Ultimately, Thomas decided to reorganize the brokerage business from a structure of individuals independently managing client accounts to a team-based model that better aligned with Northern Trust’s core principles of service, expertise, and integrity. He spent a lot of time talking with employees to develop the strategy for the new business, and he set up multidisciplinary working groups to help shape the details of the new structure. “As the leader, you’ve got to get people from a difficult place to a better place, through the articulation of a shared vision and mission that they buy into,” he said. “You have to make them part of that process with you.”
As he led the redesign of Northern Trust Securities, he was grateful for his Booth courses in strategy and managerial decision-making. “Booth has one of the most flexible curriculums, and the breadth of classes helped prepare me for the role,” he said. “Many people who work in a corporate setting aren’t prepared to lead complex organizational change.”
The new approach to the brokerage business paid off with clients. In two years revenue increased from $90 million to $100 million, and the company’s profit margin improved by 7 percentage points. Thomas had predicted that moving to a team-based structure would unlock more value for both clients and employees. Thanks to the revised strategy, the group improved client loyalty and increased its overall compensation.
Thomas’s principled leadership during the financial crisis created more opportunity for his career as well. After two years, he left its brokerage unit to launch the FlexShares exchange-traded funds business for Northern Trust. Today, he is president of Northern Trust Asset Management and a member of the management group for Northern Trust Corporation.
Encourage Mental Toughness
Wesley R. Gray, MBA ’10, PhD ’10, had just passed his comprehensive exams in 2004, after two years in the Booth PhD Program in finance, when he decided he wanted a break—an unconventional one.
Gray felt it was time to fulfill his long-held goal of serving in the US military. He negotiated a sabbatical from Booth and joined the Marine Corps for four years, which included eight months deployed in Iraq.
There, he discovered that his educational and military experiences offered parallel lessons in leadership. “I feel like Booth is the Marine Corps of education,” Gray said.
He particularly admired the example set by Eugene F. Fama, MBA ’63, PhD ’64, the Robert R. McCormick Distinguished Service Professor of Finance, and the 2013 Nobel laureate in economic sciences. “The way you win in this game is that you grind it out every day,” Gray said. “He’s a good leader in the sense that he leads by example. He’s in the office early. He still teaches PhD students. He would always be willing to share his time to help people make their research better. He would have been a great Marine Corps officer, to be honest. That mentality of the rigor and intensity of Booth has always resonated with me.”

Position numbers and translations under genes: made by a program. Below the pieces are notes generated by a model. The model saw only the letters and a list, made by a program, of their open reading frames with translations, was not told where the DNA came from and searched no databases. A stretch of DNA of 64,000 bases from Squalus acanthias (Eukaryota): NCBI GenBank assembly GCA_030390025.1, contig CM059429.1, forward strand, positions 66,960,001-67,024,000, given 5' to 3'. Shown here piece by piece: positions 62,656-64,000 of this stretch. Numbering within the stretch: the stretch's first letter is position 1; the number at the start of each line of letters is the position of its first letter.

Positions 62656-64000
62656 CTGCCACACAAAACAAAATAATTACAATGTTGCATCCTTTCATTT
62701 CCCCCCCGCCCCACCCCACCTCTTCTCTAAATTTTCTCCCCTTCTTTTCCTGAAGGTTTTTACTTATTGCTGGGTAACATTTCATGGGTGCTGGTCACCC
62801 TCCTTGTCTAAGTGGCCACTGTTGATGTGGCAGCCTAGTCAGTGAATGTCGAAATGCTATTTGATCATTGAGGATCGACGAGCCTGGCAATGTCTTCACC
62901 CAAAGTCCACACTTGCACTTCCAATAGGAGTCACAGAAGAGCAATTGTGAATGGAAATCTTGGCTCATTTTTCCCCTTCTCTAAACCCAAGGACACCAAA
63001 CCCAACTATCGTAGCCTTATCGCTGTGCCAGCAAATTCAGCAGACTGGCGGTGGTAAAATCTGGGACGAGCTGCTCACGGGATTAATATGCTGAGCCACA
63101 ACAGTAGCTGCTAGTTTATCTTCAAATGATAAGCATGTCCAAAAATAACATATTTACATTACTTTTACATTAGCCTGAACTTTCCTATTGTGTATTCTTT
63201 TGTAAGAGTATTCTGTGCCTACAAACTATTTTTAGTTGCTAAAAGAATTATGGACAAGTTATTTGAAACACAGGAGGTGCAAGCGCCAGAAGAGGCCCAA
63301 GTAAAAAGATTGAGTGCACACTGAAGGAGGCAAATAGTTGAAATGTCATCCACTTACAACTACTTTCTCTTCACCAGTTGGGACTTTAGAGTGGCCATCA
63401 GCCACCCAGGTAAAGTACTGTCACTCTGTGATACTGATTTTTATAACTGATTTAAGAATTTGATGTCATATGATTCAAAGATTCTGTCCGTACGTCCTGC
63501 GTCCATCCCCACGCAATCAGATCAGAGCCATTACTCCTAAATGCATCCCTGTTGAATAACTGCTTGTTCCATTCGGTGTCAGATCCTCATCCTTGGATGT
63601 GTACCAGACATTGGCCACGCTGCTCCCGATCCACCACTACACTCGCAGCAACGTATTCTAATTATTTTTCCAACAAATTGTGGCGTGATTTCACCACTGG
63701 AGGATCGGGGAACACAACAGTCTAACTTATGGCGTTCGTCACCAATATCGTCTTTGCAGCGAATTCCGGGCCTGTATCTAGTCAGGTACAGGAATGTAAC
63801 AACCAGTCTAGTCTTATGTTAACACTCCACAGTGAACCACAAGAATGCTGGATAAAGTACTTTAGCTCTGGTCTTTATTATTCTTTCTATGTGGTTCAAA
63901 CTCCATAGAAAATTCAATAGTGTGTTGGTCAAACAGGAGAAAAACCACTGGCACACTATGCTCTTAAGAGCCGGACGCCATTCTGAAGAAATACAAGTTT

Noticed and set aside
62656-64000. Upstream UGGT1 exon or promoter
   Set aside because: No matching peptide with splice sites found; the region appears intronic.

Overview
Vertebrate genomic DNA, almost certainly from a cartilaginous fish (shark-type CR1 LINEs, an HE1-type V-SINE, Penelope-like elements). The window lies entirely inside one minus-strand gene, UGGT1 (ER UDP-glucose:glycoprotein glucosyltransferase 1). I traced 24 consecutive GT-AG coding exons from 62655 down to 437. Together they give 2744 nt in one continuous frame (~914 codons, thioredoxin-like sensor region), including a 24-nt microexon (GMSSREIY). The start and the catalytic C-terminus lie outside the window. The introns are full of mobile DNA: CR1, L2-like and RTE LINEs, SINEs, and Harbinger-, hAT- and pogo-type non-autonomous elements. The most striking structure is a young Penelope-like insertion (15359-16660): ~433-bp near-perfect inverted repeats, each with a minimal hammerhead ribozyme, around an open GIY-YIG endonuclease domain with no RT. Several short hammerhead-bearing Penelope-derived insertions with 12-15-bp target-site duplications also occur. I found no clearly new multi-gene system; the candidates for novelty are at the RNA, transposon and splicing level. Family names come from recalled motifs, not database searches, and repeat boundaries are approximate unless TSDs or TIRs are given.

In Iraq Gray also vowed to lead by example. He was assigned to a team that would train Iraqi soldiers, many of whom had no military background. To convince them to go out on dangerous patrols, he ventured out with them. Having studied Arabic, he tried to get to know the Iraqi troops under his command, to help communicate that he valued them as individuals. Gray worked to embody another leadership principle he had learned: “Officers eat last,” a Marine Corps saying that translates to “Leaders put others’ needs before their own.”
“You are the servant to your troops or your workers,” Gray said. “That’s where you really forge the bonds of being able to have influence on people—by taking care of them.”
The stresses of protecting others’ lives and his own weighed on Gray. Stationed in Barwana, a small Iraqi village with no running water, he slept in the local jail, which was often under mortar attack. “When we’d come back from a combat patrol, I would sit in that jail cell and read finance textbooks I had brought with me,” Gray said. “I learned how much I love learning through Booth. In Iraq reading helped my mental health because it would take my mind off reality.”
Since his return from Iraq, Gray has found that the leadership lessons he drew from the PhD Program and his military experience continue to help him navigate challenges. Today, he is the CEO of Alpha Architect, a boutique asset-management firm with more than $800 million in assets under management, based outside Philadelphia.
He reminds employees during tough times that they have overcome greater obstacles in the past, and that they have developed the discipline to keep moving forward each day. “Encourage people to do things that aren’t fun or aren’t pleasant, and then it’s not that weird when a new obstacle arrives,” he said. “Just keep grinding.”
Hire Selectively and Value Your Team
On the morning of June 12, 2008, employees of GreatAmerica Financial Services, a nationwide commercial-equipment finance company based in Cedar Rapids, Iowa, watched nervously as the Cedar River rose and rose outside their headquarters.